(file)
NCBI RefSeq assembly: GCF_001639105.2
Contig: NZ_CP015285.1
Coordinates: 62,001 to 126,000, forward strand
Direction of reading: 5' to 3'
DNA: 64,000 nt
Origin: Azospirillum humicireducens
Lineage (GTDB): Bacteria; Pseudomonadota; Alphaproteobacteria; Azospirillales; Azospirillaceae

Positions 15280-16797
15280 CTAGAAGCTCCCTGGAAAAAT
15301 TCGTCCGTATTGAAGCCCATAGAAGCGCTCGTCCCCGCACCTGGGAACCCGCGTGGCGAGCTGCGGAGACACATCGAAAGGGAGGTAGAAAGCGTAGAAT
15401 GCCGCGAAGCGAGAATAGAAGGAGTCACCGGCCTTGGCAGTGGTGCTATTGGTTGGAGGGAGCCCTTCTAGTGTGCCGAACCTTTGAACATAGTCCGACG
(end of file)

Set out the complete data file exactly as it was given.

NCBI RefSeq assembly: GCF_001639105.2
Contig: NZ_CP015285.1
Coordinates: 62,001 to 126,000, forward strand
Direction of reading: 5' to 3'
DNA: 64,000 nt
Origin: Azospirillum humicireducens
Lineage (GTDB): Bacteria; Pseudomonadota; Alphaproteobacteria; Azospirillales; Azospirillaceae

Positions 15280-16797
15280 CTAGAAGCTCCCTGGAAAAAT
15301 TCGTCCGTATTGAAGCCCATAGAAGCGCTCGTCCCCGCACCTGGGAACCCGCGTGGCGAGCTGCGGAGACACATCGAAAGGGAGGTAGAAAGCGTAGAAT
15401 GCCGCGAAGCGAGAATAGAAGGAGTCACCGGCCTTGGCAGTGGTGCTATTGGTTGGAGGGAGCCCTTCTAGTGTGCCGAACCTTTGAACATAGTCCGACG